The I & B ministry has proposed amendment to the Cinematograph Act, 1952. It has put forth the Cinematograph (Amendment) Bill, 2021 to make the process of certification of films more effective in view of the changing times. Currently, there are three categories of certificates: ‘U’, ‘UA’ and ‘A’. While ‘U’ stands for universal or unrestricted certification, and ‘A’ for adults certification, ‘UA’ denotes parental guidance for children under 12 years of age. The amendment seeks to sub-categorise the ‘UA’ category into age-based classification such as ‘UA 7+’, ‘UA 13+’ and ‘UA 16+’.
The amendment also proposes that the Centre may, if it deems it necessary, direct the chairman of the Central Board of Film Certification to re-examine a particular film. The Karnataka high court had recently said that the central government cannot exercise revisional powers for films already certified by the CBFC.
Under the proposed rules, the I & B ministry will have the option to invoke constitutional provisions to impose reasonable restrictions on the freedom of speech and expression in the interest of the sovereignty and integrity of India, the security of the State, friendly relations with foreign States, public order, decency or morality or in relation to contempt of court, defamation or incitement to any offence.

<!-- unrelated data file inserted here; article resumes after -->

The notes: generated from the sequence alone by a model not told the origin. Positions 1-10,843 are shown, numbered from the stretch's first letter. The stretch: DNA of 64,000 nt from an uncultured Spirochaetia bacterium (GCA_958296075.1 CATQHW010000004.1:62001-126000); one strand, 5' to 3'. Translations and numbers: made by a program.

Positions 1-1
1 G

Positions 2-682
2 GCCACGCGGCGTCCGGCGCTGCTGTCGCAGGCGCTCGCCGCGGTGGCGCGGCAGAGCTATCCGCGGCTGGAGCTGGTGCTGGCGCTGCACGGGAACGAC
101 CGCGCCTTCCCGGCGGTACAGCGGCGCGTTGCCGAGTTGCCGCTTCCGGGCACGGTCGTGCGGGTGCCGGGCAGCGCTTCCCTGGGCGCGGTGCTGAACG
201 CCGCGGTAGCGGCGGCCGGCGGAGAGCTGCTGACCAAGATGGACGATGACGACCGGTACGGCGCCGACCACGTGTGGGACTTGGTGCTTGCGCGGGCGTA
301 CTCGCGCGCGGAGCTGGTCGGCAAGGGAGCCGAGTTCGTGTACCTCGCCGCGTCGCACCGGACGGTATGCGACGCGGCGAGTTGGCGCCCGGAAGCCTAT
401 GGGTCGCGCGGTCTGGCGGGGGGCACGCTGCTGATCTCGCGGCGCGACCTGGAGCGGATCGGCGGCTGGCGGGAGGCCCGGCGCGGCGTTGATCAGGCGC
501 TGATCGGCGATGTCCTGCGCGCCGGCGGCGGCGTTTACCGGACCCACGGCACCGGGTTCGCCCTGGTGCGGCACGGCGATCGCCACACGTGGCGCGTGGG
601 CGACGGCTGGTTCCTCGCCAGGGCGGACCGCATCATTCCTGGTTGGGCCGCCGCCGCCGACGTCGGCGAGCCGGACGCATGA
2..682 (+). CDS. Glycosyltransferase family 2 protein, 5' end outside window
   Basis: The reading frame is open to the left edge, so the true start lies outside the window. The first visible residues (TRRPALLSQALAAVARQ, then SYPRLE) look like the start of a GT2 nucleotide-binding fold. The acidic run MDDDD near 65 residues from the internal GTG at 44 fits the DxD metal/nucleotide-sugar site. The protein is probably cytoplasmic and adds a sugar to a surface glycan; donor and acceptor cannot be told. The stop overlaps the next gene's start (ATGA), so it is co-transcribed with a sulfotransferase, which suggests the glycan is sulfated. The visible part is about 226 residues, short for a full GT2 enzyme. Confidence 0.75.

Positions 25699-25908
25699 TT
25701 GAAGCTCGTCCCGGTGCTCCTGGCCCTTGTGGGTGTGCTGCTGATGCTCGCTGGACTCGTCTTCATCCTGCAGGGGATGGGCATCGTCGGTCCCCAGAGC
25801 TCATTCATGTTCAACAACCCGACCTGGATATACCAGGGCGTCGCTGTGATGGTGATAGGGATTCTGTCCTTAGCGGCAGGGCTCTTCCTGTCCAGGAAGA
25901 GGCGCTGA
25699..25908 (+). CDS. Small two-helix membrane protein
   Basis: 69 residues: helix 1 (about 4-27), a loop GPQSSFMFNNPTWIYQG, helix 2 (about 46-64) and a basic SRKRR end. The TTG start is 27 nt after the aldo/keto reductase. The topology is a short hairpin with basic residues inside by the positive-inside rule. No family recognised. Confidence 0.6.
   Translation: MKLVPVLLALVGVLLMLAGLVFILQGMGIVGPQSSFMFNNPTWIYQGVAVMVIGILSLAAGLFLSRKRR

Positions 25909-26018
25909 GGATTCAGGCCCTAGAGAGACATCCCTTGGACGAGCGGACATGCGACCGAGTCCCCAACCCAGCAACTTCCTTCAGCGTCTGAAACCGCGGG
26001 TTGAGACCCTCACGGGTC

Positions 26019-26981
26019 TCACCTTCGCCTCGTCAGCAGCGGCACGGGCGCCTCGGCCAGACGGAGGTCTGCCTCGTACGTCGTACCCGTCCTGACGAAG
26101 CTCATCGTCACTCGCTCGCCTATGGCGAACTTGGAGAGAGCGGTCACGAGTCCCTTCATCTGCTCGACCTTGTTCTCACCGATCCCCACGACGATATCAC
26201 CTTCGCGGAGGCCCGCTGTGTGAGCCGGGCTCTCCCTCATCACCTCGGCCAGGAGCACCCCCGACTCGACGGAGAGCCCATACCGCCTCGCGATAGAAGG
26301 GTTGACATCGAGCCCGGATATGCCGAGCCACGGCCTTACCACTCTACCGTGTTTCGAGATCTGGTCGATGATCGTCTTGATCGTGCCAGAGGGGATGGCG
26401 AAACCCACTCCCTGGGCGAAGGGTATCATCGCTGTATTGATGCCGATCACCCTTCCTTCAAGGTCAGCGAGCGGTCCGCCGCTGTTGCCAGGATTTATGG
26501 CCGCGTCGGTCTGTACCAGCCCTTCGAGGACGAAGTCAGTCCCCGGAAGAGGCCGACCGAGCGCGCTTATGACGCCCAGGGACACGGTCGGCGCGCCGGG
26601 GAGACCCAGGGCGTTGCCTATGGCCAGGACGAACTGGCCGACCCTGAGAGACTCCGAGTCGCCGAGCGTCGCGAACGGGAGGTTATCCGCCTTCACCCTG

It may be recalled that in April, the ministry of law and justice had abolished the Film Certification Appellate Tribunal (FCAT), a statutory body constituted under the Cinematograph Act, 1952, by the I & B ministry, to hear appeals of applicants aggrieved by an order of the CBFC.
to block content which is against the unity, integrity and sovereignty of the country.